Changes in Morocco’s family laws have resulted in a fall in the number of women affected by violence in Morocco, explains Fatima Outaleb. In Morocco, concealing a married woman is illegal. As a result, Fatima Outaleb and the others at the shelter in Rabat find themselves operating in somewhat of a grey area.
Changes in Morocco’s family laws have resulted in a fall in the number of women affected by violence in Morocco, explains Fatima Outaleb. 
In Morocco, concealing a married woman is illegal. As a result, Fatima Outaleb and the others at the shelter in Rabat find themselves operating in somewhat of a grey area.
“The authorities tend to look through their fingers when it comes to us, but we still have no legal protection. Nor do we receive any form of financial support from the government. We exist thanks to funds and other support from outside Morocco.”
 

Breaking free from violence – and from male dependency     

At the shelter, which has room for 45 women, work is carried out not only to help the women break free from violence, but also to wean them away from their dependency on men. 
 “The majority of the women cannot read or write and they have no form of insurance so this in itself leaves them very exposed. We educate them so that they can go out and get a job and in that way become independent and move on to a new place in their lives”, tells Fatima, who also works as a partner in a local gender education programme.
In respect to gender equality, Morocco has come a long way over the past thirty years:
“In the 70s, talking about violence or changing Moroccan family law was completely taboo. But today we’ve succeeded in bringing both topics onto the agenda and in changing attitudes out in society”, explains Fatima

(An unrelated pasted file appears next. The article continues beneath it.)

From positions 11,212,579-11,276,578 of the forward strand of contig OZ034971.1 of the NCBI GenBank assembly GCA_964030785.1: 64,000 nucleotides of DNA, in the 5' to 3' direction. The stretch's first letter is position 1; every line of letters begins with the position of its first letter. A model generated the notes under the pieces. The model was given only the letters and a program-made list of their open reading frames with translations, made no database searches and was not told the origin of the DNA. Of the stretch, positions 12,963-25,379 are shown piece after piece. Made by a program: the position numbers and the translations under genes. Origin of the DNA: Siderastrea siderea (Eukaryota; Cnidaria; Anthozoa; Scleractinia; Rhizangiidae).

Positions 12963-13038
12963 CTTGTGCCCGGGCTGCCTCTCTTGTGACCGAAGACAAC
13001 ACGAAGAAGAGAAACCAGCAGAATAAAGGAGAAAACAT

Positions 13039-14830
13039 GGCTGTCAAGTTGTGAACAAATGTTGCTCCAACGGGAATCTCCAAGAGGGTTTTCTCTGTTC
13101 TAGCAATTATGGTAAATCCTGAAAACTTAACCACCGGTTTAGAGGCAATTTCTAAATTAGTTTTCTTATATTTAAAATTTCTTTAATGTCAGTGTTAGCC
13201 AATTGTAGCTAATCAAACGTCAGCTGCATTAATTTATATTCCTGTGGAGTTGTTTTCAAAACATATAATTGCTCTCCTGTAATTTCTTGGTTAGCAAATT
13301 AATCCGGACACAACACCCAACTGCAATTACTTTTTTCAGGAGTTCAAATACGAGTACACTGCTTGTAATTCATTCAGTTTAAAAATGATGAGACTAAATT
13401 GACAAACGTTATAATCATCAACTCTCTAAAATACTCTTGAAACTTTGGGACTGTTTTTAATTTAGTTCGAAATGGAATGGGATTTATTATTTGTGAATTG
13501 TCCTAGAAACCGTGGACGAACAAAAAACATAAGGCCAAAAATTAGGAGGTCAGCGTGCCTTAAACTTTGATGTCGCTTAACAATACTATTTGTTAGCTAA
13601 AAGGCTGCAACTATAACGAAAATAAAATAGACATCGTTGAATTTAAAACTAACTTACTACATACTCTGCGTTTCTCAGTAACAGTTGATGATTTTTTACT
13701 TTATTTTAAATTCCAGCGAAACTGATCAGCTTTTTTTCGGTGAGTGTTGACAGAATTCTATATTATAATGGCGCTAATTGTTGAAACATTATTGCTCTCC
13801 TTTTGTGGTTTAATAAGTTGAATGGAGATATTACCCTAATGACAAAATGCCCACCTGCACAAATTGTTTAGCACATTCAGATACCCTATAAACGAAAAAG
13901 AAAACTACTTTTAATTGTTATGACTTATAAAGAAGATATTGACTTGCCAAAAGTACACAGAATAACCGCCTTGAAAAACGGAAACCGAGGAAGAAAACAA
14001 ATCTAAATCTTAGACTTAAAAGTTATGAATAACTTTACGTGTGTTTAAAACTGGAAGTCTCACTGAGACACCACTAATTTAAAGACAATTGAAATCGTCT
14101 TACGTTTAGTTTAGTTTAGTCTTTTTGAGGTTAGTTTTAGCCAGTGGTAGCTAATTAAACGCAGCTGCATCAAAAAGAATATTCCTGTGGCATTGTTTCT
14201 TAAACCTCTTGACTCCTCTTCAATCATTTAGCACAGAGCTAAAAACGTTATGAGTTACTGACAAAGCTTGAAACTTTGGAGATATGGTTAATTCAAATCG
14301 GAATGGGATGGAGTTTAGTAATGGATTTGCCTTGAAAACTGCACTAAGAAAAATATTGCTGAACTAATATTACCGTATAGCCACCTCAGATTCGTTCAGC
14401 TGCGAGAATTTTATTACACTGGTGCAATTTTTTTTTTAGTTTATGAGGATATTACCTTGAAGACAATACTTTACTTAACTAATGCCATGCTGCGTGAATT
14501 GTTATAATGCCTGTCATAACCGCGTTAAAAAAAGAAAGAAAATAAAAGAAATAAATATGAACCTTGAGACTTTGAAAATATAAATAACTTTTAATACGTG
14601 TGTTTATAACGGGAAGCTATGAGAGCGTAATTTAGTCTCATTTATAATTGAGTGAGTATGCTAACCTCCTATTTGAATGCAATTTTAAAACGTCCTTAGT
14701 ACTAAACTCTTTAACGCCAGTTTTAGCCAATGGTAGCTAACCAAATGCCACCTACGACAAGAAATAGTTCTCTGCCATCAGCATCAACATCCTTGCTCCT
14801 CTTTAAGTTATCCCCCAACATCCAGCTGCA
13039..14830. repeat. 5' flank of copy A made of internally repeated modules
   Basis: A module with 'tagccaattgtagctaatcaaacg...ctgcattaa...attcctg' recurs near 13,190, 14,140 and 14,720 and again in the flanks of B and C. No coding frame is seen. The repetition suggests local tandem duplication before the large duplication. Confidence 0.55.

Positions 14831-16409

“Patriarchy dominated, legislation discriminated and the entire political environment was very conservative back then. This context was what we aimed to change. We fought violence against women with every means possible, and it worked.” 
 

New interpretation of the Sharia 

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“Back then, people said that the old family law was sacred and couldn’t be touched as it was based upon religion. But we managed to put forward an alternative interpretation of the Sharia which focussed on different aspects”, continues Fatima.
“Among the improvements is the fact that sexual harassment at work is now a punishable offence. Also, men and women now face equal penalties for adultery or honour-killing and the length of maternity leave has been lengthened from 12 to 14 months. Men and women now also have equal rights when it comes to divorce and a legal minimum age for marriage has been set at 18. With respect to this last change, legislation still allows a judge to provide dispensation and still, and there’s still some way to go, because after marriage, most of the rights relating to children are held by the husband”, stresses Fatima.
 “And unfortunately, there is still a need for shelters – and for more rights for women affected by violence”, continues Fatima. “Nowhere in current legislation are women victims of violence mentioned and this is something we’re working to put right.”